Following Speaker of the House John Boehner’s (R-OH) pessimistic assessment on immigration reform’s legislative prospects, a range of observers are now calling out the latest Republican excuses for inaction and are highlighting the political consequences of the GOP blocking reform.
Seeing Through Speaker Boehner’s Excuses: The Republican talking point that President Obama is not enforcing immigration laws is a complete falsehood – President Obama already is deporting immigrants in record numbers, with his 2 millionth deportation set to occur shortly, while resources devoted to border security and other enforcement measures are already in overdrive and at historic highs. Noting these facts, a range of observers are seeing through this latest excuse for Republican inaction. Salon’s Brian Beutler states, “This has all unfolded so plainly that no amount of buck passing will create any confusion about what’s actually happened and who’s responsible.” The leading Spanish language daily, La Opinión, issued a blistering editorial taking apart the House Republicans’ excuse and their ongoing “immigration farce.” In an editorial titled, “Mr. Boehner’s Weak Immigration Excuses,” the Washington Postwrites, the “suggestion that the president doesn’t or wouldn’t enforce immigration laws is transparently false…the speaker’s assertion is a smoke screen designed to obscure the fact that rank-and-file Republicans refuse to tackle immigration reform.” The Chicago Tribuneeditorializes, “Let’s be clear: If the House refuses to take up immigration reform this year, it’s not on Obama. It’s on Boehner.” And on NBC’s “Meet the Press” yesterday, Senator Chuck Schumer (D-NY) proposed delaying the implementation of immigration reform until 2017 and the next President – a development that CNN, The New Republic’s Jonathan Cohn, and Greg Sargent of The Washington Post each characterized as further calling the GOP’s bluff on distrust of Obama and his enforcement record. The bottom line? As Sargent writes, the legislative fate of immigration reform depends on “what sort of legalization proposal they [House Republicans] can accept, and on what conditions. And this decision will be made entirely independently of anything Obama says or does.”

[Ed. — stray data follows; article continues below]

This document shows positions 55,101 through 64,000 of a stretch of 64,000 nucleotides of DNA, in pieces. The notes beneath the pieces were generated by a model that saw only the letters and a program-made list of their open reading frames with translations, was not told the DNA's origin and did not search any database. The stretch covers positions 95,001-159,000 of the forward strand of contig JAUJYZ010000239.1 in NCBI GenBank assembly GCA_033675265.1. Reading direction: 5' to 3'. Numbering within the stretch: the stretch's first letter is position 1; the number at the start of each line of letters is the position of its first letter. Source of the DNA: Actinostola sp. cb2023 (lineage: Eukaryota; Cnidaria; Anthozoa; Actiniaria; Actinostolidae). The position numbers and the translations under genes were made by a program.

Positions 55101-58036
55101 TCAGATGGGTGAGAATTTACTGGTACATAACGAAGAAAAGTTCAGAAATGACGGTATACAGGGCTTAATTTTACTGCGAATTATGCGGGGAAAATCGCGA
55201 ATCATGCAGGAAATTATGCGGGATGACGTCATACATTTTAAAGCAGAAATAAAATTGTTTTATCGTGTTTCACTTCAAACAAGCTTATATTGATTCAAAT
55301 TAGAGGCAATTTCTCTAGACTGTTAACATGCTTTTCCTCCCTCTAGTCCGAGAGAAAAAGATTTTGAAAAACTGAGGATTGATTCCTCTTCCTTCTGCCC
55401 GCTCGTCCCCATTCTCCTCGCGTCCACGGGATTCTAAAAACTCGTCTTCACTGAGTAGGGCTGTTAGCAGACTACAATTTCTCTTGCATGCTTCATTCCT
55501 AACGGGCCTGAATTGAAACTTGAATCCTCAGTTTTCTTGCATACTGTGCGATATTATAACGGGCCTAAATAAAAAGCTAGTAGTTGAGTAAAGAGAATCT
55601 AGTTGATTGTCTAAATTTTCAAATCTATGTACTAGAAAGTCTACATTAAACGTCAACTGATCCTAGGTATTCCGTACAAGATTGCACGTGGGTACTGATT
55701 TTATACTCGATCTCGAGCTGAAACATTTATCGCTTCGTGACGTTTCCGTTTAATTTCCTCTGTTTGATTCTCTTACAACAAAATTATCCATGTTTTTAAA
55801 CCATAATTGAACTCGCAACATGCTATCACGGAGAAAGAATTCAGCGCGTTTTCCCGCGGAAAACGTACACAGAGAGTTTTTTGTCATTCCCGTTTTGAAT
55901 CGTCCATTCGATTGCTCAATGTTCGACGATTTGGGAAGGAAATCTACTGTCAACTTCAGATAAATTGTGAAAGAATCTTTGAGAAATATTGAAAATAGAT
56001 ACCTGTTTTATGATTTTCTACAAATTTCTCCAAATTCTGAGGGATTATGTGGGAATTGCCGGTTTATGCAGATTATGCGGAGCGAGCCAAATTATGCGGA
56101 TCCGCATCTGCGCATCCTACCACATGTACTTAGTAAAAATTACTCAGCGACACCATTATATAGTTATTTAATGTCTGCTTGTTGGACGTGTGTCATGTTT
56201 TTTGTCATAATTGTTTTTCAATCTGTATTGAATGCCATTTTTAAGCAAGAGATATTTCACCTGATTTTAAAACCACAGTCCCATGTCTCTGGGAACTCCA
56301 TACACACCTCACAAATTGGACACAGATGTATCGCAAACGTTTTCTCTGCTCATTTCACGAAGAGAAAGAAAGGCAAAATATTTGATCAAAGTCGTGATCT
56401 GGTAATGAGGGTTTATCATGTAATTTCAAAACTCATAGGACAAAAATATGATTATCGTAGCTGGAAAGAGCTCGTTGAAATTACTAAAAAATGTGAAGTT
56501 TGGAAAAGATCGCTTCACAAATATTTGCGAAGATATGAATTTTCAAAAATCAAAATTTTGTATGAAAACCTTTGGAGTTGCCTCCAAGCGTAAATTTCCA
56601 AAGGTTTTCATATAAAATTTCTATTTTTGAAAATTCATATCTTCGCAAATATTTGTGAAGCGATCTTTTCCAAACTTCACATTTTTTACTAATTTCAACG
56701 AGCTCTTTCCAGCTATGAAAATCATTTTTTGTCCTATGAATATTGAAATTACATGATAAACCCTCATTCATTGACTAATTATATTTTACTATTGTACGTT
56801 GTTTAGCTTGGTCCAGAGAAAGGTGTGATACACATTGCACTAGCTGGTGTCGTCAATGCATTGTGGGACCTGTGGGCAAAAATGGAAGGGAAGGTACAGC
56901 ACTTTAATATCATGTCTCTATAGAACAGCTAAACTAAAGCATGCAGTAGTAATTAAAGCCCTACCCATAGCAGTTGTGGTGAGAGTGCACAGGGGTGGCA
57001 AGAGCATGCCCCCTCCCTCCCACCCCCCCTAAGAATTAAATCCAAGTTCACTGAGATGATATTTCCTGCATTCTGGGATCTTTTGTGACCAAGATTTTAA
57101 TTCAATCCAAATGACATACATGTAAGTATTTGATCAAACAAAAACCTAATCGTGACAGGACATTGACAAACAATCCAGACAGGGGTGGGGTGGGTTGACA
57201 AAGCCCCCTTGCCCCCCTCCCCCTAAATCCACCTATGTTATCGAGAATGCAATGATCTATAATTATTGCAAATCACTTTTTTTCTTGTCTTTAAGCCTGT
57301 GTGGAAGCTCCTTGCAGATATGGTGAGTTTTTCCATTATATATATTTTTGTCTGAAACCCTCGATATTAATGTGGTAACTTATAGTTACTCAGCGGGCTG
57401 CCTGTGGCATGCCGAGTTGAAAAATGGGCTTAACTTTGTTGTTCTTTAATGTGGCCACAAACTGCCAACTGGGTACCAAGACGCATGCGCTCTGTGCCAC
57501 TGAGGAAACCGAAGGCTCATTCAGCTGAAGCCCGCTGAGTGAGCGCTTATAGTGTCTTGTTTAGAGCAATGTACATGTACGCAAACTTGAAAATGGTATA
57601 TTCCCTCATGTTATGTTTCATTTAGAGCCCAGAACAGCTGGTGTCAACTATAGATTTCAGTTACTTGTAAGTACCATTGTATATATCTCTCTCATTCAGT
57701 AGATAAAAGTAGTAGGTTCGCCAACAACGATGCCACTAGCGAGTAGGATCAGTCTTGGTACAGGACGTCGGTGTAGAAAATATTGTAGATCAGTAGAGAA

Political Consequences of Obstruction and Delay: Political analysts are unanimous in highlighting the potential electoral damage inflicted by waiting on immigration – most notably in GOP efforts to re-take the White House, but also for select 2014 races. The Washington Post’s Dan Balz assesses, “House Republicans’ latest revolt against immigration reform spells potential trouble for the party’s 2016 presidential candidates. The last thing the GOP needs in 2016 is another primary season marked by debate and dissension over the fraught issue… Republicans continue to think more like a congressional party than a presidential part.” John Feehery, a former House leadership aide and current Republican consultant, said, “If we don’t pass immigration reform this year, we will not win the White House back in 2016, 2020 or 2024.” “The Fix” author Chris Cillizza agrees, writing in the Washington Post, “It’s hard to see Republicans winning a presidential election in the coming years without making inroads into the Hispanic community. Beyond the devastating implications for Republicans re-taking the White House, other voices are highlighting that Republican obstruction on immigration could hurt the Party in 2014. The Daily Beast’s David Freedlander writes that such obstruction may help with Democratic efforts to save the Senate, noting, “Democrats in D.C and on the ground in battleground states are wondering if they have a weapon to motivate their base voters—especially Latinos—during a typically low turnout midterm election cycle.” And the San Jose Mercury News notes in an assessment titled, “GOP incumbents may be harmed by party abandoning immigration deal in D.C.,” that several California House Republicans with sizeable Latino voter constituencies, such as Rep. Jeff Denham, Rep. Gary Miller, and Rep. David Valadao, may be imperiled in 2014 if House Republicans block immigration reform.
It’s Now or Never: Observers are throwing cold water on the notion that Republicans can block reform in 2014 but take the issue back up in 2015. Chris Cillizza writes in the Washington Post, “The idea that it would be better — and more politically savvy — to wait until 2015 to tackle immigration reform overlooks one thing: By early 2015, the 2016 presidential race will already be underway… Anyone who thinks immigration reform is possible under those circumstances needs only to remember the 2012 presidential race.” The Wall Street Journal editorializes that “the opponents will raise the same furor whenever it comes up, and Democrats will be less likely to compromise figuring they can use the issue to drive minority voter turnout in 2016.” And the Arizona Republic writes in an editorial, “The call to wait until after November’s elections is 100 percent pure stalling tactic. The day after the election, the 2016 presidential campaign begins. Immigration will become the issue Democrats use to clobber the GOP. They will have no incentive to deal. Now is the time.”